On 30 August following a record-breaking filibuster by South Carolina senator Strom Thurmond, the Senate approved the country’s first major civil rights legislation since 1875.1 King advises Nixon that the Civil Rights Bill of 1957, which had been weakened by the Senate, “is far better than no bill at all,” and conveys his hope that the president would not veto it.2 Nixon replied on 17 September. 3
Mr. Richard Nixon, Vice-President
The United States of America
Dear Mr. Nixon:
For several weeks I have been intending to write you, but an extremely busy schedule has stood in my way. First I want to express my sincere appreciation to you for so graciously receiving me and my colleague Rev. Abernathy in your office during the month of June. I will long remember the rich fellowship which we shared together and the fruitful discussion that we had.
Since our meeting together many significant things have happened in the life of our nation, particularly in the realm of civil rights. Just this morning our local paper revealed that the compromised Civil Rights Bill was finally passed by the Senate. After considering all angles I have come to the conclusion that the present bill is far better than no bill at all. This limited bill still provides district judges with power to maintain order and to insist upon compliance with their orders. This could be a powerful incentive in changes in behaviour and attitude. I realize that many sincere leaders, both Negro and white, feel that no bill is better than the present bill, and that since we have waited this long for civil rights legislation we can afford to wait an additional year to get stronger legislation in this area. While I sympathize with this point of view, I feel that civil rights legislation is urgent now, and the present limited bill will go a long way to insure it. So it is my hope that the President will not veto the bill.4
It is also my firm conviction that the full effect of the Civil Rights Bill will depend in large degree upon the program of a sustained mass movement on the part of Negroes. History has demonstrated that inadequate legislation supported by mass action can accomplish more than adequate legislation which remains unenforced for the lack of a determined mass movement. This is why I am initiating in the south a crusade for citizenship in which we will seek to get at least two million Negroes registered in the south for the 1960 elections. With the enthusiasm that we hope to kindle and the aid of the Civil Rights Bill this should not be difficult.
Let me say before closing how deeply grateful all people of goodwill are to you for your assiduous labor and dauntless courage in seeking to make the Civil Rights Bill a reality. This has impressed people all across the country, both Negro and white. This is certainly an expression of your devotion to the highest mandates of the moral law. It is also an expression of your political wisdom. More and more the Negro vote is becoming a decisive factor in national politics. The Negro vote is the balance of power in so many important big states that one almost has to have the Negro vote to win a presidential election.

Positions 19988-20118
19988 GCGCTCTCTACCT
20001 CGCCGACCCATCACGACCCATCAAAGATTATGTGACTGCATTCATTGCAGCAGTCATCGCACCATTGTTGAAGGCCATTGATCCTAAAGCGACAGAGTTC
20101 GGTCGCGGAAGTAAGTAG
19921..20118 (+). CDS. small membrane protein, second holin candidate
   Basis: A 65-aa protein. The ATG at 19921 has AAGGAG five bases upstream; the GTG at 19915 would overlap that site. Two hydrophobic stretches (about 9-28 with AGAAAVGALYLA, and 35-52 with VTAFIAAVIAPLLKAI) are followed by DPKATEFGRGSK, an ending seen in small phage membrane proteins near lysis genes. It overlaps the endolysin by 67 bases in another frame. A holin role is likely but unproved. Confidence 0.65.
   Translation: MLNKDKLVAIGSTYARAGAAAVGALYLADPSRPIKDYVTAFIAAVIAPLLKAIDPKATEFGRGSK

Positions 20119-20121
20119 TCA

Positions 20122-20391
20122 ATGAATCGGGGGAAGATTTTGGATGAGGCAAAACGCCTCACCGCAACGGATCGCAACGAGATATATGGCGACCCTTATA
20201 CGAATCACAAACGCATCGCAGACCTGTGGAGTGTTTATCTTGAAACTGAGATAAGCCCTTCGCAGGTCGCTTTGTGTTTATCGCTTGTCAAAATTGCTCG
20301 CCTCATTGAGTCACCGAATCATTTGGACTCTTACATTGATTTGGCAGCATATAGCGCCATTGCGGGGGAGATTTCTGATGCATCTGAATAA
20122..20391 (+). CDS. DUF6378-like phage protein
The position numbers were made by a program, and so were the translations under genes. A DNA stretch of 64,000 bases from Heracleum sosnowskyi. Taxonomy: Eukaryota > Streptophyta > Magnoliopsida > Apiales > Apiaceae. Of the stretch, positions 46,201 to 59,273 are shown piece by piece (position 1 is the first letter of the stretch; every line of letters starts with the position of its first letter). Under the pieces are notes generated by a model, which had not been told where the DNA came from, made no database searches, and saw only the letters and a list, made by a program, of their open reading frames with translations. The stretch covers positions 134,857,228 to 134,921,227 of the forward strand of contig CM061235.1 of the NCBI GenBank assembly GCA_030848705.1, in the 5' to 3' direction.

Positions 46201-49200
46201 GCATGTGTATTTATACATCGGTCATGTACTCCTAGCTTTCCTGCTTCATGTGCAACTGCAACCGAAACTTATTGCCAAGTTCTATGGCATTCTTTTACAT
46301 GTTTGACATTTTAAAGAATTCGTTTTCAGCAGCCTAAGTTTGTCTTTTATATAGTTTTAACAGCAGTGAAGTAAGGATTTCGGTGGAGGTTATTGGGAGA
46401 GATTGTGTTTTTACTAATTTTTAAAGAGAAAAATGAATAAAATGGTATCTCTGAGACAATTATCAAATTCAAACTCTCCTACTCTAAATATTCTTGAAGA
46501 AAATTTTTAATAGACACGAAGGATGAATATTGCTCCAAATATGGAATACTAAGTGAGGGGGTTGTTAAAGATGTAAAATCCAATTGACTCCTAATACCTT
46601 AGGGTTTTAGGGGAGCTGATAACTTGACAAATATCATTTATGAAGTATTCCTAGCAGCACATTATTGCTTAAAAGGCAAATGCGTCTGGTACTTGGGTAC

Again, let me thank you for your hospitality and generosity. You have my prayers and best wishes for the great work that you are doing in making our democracy a living reality. With persons like you occupying such important positions in our nation I am sure that we will soon emerge from the bleak and desolate midnight of man’s inhumanity to man to the bright and glittering daybreak of freedom and justice for all men.
Please extend my best regards to Mrs. [Pat] Nixon and our other friends around the White House.
Very sincerely yours,
Martin Luther King, Jr.,
P.S. At your earliest convenience I hope you will see your way clear to speak to the President concerning the conference that we discussed. It was a real pleasure talking with you by telephone the other day.
1. In what was largely a solo effort to derail the bill, Thurmond spoke for twenty-four hours and eighteen minutes against the “federal encroachment” on states’ rights (“Carolinian Sets Talking Record,” New York Times, 30 August 1957).
2. During deliberations southern senators successfully amended the bill to include a provision that ensured a trial by a local jury for those accused of impeding voting rights. SCLC members, meeting in Montgomery the day after the amendment was passed, issued a statement charging that the Senate had “abdicated its sworn duty,” and made “a tragic error which will not create a more peaceful or united South or nation.” The bill then moved to a joint committee, which reconciled the House and Senate versions (SCLC, Press release, 8 August 1957; see also “Senate Approves Rights Bill, 72-18, With Jury Clause,” New York Times, 8 August 1957).
3. See p. 277 in this volume.
4. The Chicago Defender denounced King’s and Roy Wilkins’s support of the bill as “the gravest tactical blunder that has ever been made” (“Denounce Wilkins, King On Rights Stand,” 31 August 1957). Many African-American leaders opposed the amended bill, including A. Philip Randolph, Ralph Bunche, and Jackie Robinson, who wired the administration urging Eisenhower to veto the legislation: “Disagree that half loaf better than none have waited this long for bill with meaning can wait a little longer” (Robinson to E. Frederic Morrow, 12 August 1957).
PPRN-CY1NL, Pre Presidential Papers of Richard M. Nixon, Special Files, Series 320, Richard M. Nixon Library and Birthplace, Yorba Linda, Calif., Box 18.